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Friday, October 10, 2014

Don't buy a $10 cookie

Not actually Erin.
Picture by KJ Photography
& is used with permission.
Last week I talked a bit about building up a food reserve, and in the upcoming Episode 8 of the Gun Blog Variety Cast I expand on the best ways to do that.

One of the things I mention is that, while MREs and other forms of survival rations have their place, they aren't ideal for building a prepper pantry -- in fact, one of the first things I mention is that you need to store what you're used to eating. 

But that is for the podcast; this article is for the other side of things, where I will, in fact, talk about survival rations. As far as I'm concerned, there are only two uses for them:
  1. Bought in bulk for use if your pantry runs out
  2. Put in your BOB and eaten if you become a refugee
In the former case, you have several options; I actually have two buckets of food from Wise Company that are put back in case of a hurricane that destroys so much infrastructure we run out of food before resupply is possible, but there are many other options out there, such as #10 cans from Emergency Essentials or crates from Augason Farms. Be warned, though, that long-term food storage can get very pricey very quickly.
(As a point of interest, I'd like to mention that earlier this year American Mercenary did a series on his blog where he and his family subsist on one of those aforementioned Augason Farms crates.  The series isn't properly tagged, but you can find the first post here.)
As stated, these are bulky and expensive, not well suited to bugging out unless you possess a vehicle you know, beyond a shadow of a doubt, will work when SHTF.  The rest of us will have to rely upon inexpensive, lightweight, and most importantly nutritious survival rations, and when it comes to that our options are greatly limited.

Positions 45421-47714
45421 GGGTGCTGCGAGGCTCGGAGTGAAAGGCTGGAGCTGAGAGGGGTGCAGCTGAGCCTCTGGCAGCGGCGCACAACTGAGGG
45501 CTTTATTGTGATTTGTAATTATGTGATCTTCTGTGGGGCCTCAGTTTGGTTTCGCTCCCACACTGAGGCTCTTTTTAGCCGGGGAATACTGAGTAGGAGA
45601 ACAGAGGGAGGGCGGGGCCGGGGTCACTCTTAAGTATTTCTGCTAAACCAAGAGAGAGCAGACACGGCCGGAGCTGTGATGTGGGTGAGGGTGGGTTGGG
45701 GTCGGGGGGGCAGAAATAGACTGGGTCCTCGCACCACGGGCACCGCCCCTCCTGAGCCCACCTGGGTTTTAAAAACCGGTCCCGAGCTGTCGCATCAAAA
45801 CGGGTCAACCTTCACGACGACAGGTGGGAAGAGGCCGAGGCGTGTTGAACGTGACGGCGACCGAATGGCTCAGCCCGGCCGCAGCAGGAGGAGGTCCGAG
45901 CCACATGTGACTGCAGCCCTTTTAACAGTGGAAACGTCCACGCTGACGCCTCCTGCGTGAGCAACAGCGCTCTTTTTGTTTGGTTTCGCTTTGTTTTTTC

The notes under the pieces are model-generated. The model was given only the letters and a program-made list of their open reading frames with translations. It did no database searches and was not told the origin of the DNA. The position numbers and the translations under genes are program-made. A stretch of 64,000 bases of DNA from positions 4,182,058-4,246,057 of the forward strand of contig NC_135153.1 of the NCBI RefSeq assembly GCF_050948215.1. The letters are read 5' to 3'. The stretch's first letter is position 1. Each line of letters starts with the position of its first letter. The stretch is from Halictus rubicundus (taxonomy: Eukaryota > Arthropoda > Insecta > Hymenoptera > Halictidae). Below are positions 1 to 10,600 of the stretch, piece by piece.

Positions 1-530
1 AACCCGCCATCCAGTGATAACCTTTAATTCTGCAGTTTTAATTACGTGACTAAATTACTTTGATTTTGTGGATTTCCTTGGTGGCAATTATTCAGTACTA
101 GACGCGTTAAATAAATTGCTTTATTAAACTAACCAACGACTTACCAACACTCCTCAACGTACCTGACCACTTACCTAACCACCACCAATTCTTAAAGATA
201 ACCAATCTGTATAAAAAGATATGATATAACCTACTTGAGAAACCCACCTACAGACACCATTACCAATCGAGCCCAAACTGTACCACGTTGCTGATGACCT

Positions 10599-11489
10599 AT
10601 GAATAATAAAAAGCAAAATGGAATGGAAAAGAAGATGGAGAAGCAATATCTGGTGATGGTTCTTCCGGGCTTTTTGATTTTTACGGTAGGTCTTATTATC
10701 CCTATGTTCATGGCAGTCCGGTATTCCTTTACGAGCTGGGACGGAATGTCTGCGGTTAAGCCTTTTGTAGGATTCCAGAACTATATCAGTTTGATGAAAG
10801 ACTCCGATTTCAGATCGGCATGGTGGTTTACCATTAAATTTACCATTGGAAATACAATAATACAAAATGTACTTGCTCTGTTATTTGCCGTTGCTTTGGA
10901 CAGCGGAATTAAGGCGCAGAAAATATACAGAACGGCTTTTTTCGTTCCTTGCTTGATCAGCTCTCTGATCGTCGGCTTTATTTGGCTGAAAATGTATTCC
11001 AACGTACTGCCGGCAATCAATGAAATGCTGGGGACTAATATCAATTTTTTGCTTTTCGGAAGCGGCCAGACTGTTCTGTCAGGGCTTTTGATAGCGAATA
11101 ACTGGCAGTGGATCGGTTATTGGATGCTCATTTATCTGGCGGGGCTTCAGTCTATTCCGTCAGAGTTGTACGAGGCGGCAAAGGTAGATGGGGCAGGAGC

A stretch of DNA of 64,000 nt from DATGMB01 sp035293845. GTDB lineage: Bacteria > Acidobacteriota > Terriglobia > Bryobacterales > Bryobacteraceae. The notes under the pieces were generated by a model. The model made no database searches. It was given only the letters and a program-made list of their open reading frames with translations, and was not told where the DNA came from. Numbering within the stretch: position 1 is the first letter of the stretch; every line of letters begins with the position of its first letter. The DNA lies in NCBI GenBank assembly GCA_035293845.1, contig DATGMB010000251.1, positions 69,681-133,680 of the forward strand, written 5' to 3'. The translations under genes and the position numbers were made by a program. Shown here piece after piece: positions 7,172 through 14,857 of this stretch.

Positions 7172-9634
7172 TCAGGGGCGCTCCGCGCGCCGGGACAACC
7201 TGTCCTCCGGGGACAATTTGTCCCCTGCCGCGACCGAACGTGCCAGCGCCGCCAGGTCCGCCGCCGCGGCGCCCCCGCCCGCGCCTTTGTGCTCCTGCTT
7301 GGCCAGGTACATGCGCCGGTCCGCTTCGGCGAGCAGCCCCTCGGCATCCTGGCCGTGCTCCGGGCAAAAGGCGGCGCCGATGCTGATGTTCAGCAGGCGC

I'm not an expert on nutrition by any means. However, I've been doing some research and I believe I can trust the views of the Maine Prepper. He says he is/was a professional soldier, a bodybuilder and a marathon runner, and while I obviously cannot verify any of these claims, he has a good reputation online. And regardless of whether or not you agree with his philosophies, it's rather hard to argue about these particular videos, especially when he starts reading the ingredient lists out loud.

Now on one hand, I feel a bit bad about making a post that consists mainly of someone else's videos. But on the other hand, I want to share this information -- which is the entire point of this blog -- and so rather than talk out of my own rear end, I'd rather defer to someone else who has a good reputation for knowledge. If he turns out to be incorrect, well, I expect that my loyal readers will let me know.

Which leads me to the title of this post: I'm going to confess that I did, in fact, buy not one but TWO $10 cookies back in '09 when I had just started on my prepping voyage.  In my defense, all I can say is that I was new at it -- and this video hadn't been released.  Learn from my mistake, watch Maine Prepper's videos on what makes a good portable survival ration (and what you should stay away from), and put good quality survival food into your get home or bug out bags.


Do not buy Datrex rations for your BOB.




I have tasted Datrex rations. They're... not horrible, but not tasty. A dry, crumbly, mostly tasteless cookie that has a bit of a coconut flavor.


LRP freeze-dried rations: Good, but expensive. 




Here's the link to the store that sells them.  I haven't tried these.


Do not buy Mainstay rations for your BOB, either. 




I haven't tried these, either.


Assemble your own "Poor Man's Rations".





Maine Prepper keeps mentioning a good multivitamin as a supplement for your BOB, and I agree. These are the vitamins I use, but really any decent multivitamin ought to serve as a short term supplement/"food multiplier" for getting from Point A to Point B.


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